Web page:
CASE OF PERADZE AND OTHERS v. GEORGIA (European Court of Human Rights) 5631/16

The case concerns, under Articles 10 and 11 of the Convention, the applicants’ complaints that their arrest during a public demonstration and their conviction for the administrative offence of disorderly conduct amounted to a violation of their right to freedom of expression and peaceful assembly.


FIFTH SECTION
CASE OF PERADZE AND OTHERS v. GEORGIA
(Application no. 5631/16)
JUDGMENT
STRASBOURG
15 December 2022

This judgment will become final in the circumstances set out in Article 44 § 2 of the Convention. It may be subject to editorial revision.

In the case of Peradze and Others v. Georgia,

The European Court of Human Rights (Fifth Section), sitting as a Chamber composed of:
Síofra O’Leary, President,
Arnfinn Bårdsen,
Stéphanie Mourou-Vikström,
Lətif Hüseynov,
Lado Chanturia,
Mattias Guyomar,
Mykola Gnatovskyy, judges,
and Victor Soloveytchik, Section Registrar,

Having regard to:

the application (no. 5631/16) against Georgia lodged with the Court under Article 34 of the Convention for the Protection of Human Rights and Fundamental Freedoms (“the Convention”) by the seven Georgian nationals listed in the appendix on 12 January 2016;

the decision to give notice to the Georgian Government (“the Government”) of the complaint under Articles 10 and 11 of the Convention and to declare inadmissible the remainder of the application;

the parties’ observations;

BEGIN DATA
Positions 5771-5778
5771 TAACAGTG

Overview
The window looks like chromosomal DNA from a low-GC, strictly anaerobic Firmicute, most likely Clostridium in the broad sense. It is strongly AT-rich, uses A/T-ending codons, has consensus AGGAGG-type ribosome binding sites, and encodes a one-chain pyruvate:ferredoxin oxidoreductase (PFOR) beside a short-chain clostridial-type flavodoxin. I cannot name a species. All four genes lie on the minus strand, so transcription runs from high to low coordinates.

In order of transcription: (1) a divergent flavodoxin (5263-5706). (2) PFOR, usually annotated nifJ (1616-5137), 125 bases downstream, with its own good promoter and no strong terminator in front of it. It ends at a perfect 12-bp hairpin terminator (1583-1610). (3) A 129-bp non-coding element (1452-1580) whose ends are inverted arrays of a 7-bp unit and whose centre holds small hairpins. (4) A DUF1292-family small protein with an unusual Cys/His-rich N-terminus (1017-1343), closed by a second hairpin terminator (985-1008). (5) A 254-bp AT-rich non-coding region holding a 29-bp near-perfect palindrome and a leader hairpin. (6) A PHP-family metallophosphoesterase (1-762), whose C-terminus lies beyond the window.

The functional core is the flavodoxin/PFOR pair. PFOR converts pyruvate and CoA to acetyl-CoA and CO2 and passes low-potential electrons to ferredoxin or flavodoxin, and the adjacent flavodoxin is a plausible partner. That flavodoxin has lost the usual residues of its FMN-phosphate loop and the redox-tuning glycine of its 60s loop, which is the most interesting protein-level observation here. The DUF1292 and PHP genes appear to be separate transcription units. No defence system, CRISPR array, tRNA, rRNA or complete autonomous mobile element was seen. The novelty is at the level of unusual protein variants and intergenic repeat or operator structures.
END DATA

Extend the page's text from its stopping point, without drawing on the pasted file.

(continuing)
Having deliberated in private on 13 September and 22 November 2022,

Delivers the following judgment, which was adopted on that date:

INTRODUCTION

1. The case concerns, under Articles 10 and 11 of the Convention, the applicants’ complaints that their arrest during a public demonstration and their conviction for the administrative offence of disorderly conduct amounted to a violation of their right to freedom of expression and peaceful assembly.

THE FACTS

2. The names of the applicants and their dates of birth are set out in the appendix. They were represented before the Court by four Georgian lawyers (Ms T. Abazadze, Ms T. Dekanosidze, Ms K. Shubashvili and Ms N. Jomarjidze) and three British lawyers (Ms J. Sawyer, Ms. J. Gavron and Mr P. Leach).

3. The Government were represented by their Agent, Mr B. Dzamashvili, of the Ministry of Justice.

4. The facts of the case may be summarised as follows.

I. Background

5. In 2014 the Georgian Co-Investment Fund (“the GCF”), a private equity fund established in 2013 for the purpose of attracting large private investments into Georgia, unveiled a project to build, on Sololaki Hill overlooking the historical part of Tbilisi (“the Old Town”), four new city areas, which were to include hotels, serviced apartments, offices, exhibition and conference halls, health and leisure centres, as well as all the necessary transport infrastructure, including roads, cable cars, inclined elevators and extensive parking places. The construction project was officially presented as Panorama Tbilisi.

6. One of the largest contributors to the GCF was the former Prime Minister of Georgia, B.I., who had publicly advocated for the construction of the Panorama Tbilisi.

7. After the Panorama Tbilisi project was announced, its opponents, who included representatives from various societal and professional groups, such as environmental activists, urbanists and architects, started expressing concerns that the construction work could cause irreparable damage to the uniqueness of the Old Town’s landscape. The opponents were also concerned that the authorities had failed to consult or involve society in the decision‑making process regarding the project.

II. The incident of 19 July 2015

8. In July 2015 Tbilisi hosted the 2015 European Youth Summer Olympic Festival. The Olympic Flame was stationed in front of the entrance to Tbilisi City Hall from 17 July 2015 until the opening ceremony on 26 July 2015. It was guarded during the day by two teenagers dressed in traditional Georgian clothing and became a busy meeting place for young people.